This major new study interrogates public attitudes towards net zero, finding that while concern for climate change was once a concern of the few it is now ubiquitous across generations, income groups and the electorate. But how deep does this concern go?
The study finds that two thirds of voters (67%) think the Government is not being bold enough in tackling climate change, while 78% believe that if we put off action on climate change now, it will be more costly in the future. Voters from every age group, ethnicity, region and social grade, as well as both Leave and Remain and Conservative and Labour voters support bolder action in principle.
But support in principle softens in practice, particularly when people were questioned about making changes to their homes. Only 46% of those surveyed said they were “happy to pay higher prices for fuel and household items if it leads to less carbon being emitted into the atmosphere”, with nearly two thirds (64%) of 2019 Conservative voters opposed.
This was clear when we tested certain policies, both with and without the costs attached. For example, net support for making every household install insulation and double glazing falls from +36% blind to -12% when the estimated cost of £8,000 per household is revealed.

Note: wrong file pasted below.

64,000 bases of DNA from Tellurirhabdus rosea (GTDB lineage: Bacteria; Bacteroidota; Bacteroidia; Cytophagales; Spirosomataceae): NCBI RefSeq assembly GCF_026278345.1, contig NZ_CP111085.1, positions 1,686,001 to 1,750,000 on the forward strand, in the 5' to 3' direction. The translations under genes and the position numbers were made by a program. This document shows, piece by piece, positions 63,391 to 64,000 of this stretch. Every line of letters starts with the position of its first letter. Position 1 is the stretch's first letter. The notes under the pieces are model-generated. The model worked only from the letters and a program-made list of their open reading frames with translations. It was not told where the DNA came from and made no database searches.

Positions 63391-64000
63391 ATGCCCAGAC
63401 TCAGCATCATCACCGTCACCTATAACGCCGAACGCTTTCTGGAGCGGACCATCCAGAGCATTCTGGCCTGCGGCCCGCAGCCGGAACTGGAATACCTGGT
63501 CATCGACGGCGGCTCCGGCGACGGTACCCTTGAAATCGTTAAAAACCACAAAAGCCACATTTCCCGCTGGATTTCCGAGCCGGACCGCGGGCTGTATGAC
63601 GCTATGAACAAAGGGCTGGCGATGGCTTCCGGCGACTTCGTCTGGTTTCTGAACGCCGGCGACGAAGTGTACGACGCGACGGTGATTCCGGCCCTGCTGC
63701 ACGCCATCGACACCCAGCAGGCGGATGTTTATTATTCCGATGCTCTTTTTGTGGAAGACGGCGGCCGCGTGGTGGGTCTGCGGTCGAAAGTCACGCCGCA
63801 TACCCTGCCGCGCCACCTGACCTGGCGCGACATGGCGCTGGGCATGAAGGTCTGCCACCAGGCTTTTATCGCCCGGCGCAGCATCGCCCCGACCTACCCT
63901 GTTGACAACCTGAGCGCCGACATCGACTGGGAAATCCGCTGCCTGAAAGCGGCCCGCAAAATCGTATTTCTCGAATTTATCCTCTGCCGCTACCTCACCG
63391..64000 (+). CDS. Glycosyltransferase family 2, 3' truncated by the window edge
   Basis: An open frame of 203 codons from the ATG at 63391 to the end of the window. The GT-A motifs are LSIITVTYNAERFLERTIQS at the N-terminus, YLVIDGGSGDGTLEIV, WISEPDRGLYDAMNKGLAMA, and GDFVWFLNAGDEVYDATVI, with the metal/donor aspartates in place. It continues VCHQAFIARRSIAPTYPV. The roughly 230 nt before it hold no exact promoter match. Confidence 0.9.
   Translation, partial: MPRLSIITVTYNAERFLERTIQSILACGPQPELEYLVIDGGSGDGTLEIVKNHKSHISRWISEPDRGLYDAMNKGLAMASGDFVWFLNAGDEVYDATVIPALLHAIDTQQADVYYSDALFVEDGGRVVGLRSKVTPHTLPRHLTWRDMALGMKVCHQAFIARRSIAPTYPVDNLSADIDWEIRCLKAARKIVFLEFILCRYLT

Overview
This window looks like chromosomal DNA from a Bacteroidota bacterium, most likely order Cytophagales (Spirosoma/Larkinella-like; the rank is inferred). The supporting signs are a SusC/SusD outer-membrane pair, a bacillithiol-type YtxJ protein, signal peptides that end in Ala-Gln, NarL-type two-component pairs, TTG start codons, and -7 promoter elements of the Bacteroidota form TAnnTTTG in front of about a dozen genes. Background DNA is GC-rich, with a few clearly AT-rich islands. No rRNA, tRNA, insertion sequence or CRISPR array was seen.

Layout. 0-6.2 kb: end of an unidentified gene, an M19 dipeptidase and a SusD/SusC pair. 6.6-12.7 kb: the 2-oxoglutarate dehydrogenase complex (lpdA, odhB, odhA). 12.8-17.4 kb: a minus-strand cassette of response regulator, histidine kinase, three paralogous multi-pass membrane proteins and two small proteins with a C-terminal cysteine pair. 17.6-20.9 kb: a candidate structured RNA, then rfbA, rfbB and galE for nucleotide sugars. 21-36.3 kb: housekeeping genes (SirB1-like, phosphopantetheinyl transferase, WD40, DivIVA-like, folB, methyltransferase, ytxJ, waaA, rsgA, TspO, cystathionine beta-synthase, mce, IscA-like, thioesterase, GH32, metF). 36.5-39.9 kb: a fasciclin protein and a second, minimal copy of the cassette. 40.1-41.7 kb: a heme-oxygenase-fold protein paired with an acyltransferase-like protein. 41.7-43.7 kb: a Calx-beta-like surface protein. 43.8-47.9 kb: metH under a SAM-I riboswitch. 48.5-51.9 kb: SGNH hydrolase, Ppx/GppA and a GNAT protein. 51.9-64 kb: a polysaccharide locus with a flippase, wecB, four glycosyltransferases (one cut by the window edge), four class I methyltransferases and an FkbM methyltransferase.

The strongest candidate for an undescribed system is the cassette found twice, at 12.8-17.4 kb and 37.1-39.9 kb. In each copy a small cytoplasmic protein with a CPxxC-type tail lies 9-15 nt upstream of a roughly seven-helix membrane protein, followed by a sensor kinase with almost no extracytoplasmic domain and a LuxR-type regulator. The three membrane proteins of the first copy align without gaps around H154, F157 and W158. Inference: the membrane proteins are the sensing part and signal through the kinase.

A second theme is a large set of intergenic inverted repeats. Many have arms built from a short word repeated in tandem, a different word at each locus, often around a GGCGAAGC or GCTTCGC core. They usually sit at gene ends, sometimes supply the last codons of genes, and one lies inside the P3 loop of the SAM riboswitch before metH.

To truly understand the depth of support for different policies, the study constructed a Net Zero Index, measuring support for different policies once the likely cost, perceived impact and relative urgency of each policy had been taken into account. This index shows, most importantly, net support for each policy tested – but also reveals some sharper defining lines amongst the electorate.
We use our Net Zero Index to analyse the political geography of net zero, creating robust estimates for net zero support in every constituency in the country, and for different groups of voters. This reveals that:
Will Tanner, Director of Onward, said:
“Net zero is not just an environmental challenge, it is also a political one. At the moment, voters not only support ministers in their efforts to decarbonise the UK by 2050, but want the Government to be more ambitious and urgent in their approach.
“But the new climate consensus is more fragile than it appears. Voters’ enthusiasm starts to ebb when confronted with details of the costs and disruption, and there is deep scepticism of the commitment of other countries.
“This makes negotiations in COP26 in Glasgow all the more important – not just to secure international commitments, but also to generate the investment and innovation needed to cut costs and prevent green policies pushing families into the red.”
Will Tanner also appeared on GB News, to discuss the findings from the report:
This report is produced as part of our Getting to Zero research programme.
Established a year before COP26, Onward’s Getting to Zero programme is dedicated to developing practical and politically possible ways for the UK to meet its net zero ambitions and lead the world in decarbonisation.
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